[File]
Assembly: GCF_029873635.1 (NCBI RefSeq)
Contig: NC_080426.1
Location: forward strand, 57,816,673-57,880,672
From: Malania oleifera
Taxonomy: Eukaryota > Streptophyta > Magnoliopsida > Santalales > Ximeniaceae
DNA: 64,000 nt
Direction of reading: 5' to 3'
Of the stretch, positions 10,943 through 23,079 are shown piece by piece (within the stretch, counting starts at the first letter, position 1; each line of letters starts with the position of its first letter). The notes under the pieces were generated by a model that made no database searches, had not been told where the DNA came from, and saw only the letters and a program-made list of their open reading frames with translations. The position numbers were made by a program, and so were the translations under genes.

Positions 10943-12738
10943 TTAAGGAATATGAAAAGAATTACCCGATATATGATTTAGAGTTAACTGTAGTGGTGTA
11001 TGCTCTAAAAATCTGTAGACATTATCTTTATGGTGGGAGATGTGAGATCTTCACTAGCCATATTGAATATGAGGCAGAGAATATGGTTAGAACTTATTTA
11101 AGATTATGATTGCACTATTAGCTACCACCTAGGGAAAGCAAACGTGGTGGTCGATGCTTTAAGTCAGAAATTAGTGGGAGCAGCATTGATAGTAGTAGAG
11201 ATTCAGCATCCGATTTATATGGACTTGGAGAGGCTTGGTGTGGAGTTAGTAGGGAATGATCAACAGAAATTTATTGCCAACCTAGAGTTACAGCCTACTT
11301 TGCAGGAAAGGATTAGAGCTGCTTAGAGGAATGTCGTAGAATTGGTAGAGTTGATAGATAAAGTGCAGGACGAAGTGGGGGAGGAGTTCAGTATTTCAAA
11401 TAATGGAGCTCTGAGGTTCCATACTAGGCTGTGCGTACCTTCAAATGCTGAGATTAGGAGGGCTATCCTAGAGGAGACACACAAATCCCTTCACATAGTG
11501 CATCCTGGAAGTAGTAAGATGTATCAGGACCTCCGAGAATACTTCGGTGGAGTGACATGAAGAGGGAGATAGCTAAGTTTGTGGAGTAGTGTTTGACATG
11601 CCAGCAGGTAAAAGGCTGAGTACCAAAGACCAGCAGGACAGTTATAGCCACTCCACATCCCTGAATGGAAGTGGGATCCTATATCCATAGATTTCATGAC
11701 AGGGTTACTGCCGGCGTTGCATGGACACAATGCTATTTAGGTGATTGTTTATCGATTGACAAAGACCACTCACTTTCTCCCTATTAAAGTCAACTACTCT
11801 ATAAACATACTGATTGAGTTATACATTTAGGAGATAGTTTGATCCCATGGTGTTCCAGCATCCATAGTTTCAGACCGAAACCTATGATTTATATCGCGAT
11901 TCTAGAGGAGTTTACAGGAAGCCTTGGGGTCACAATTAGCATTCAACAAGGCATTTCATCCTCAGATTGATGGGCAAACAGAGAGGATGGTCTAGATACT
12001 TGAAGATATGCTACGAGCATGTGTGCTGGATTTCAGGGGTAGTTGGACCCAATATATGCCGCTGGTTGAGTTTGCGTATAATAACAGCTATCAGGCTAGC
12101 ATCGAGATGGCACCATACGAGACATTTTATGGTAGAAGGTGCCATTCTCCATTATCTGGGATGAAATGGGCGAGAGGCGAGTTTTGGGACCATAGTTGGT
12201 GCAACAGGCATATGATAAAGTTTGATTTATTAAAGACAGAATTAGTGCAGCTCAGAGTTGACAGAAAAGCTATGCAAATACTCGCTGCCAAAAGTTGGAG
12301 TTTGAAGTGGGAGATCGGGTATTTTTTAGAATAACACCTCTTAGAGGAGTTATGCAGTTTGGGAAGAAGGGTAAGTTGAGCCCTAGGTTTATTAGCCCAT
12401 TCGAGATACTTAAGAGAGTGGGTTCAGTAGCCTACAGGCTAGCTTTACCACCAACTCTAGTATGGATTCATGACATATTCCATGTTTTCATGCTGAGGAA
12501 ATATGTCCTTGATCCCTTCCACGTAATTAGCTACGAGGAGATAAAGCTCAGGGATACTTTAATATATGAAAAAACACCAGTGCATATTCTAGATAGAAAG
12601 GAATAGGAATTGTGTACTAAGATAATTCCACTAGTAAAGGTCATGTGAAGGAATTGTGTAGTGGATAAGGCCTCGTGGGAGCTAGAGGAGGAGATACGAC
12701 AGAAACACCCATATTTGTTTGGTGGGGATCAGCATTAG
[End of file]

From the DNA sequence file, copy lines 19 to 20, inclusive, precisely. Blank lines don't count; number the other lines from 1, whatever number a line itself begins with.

11801 ATAAACATACTGATTGAGTTATACATTTAGGAGATAGTTTGATCCCATGGTGTTCCAGCATCCATAGTTTCAGACCGAAACCTATGATTTATATCGCGAT
11901 TCTAGAGGAGTTTACAGGAAGCCTTGGGGTCACAATTAGCATTCAACAAGGCATTTCATCCTCAGATTGATGGGCAAACAGAGAGGATGGTCTAGATACT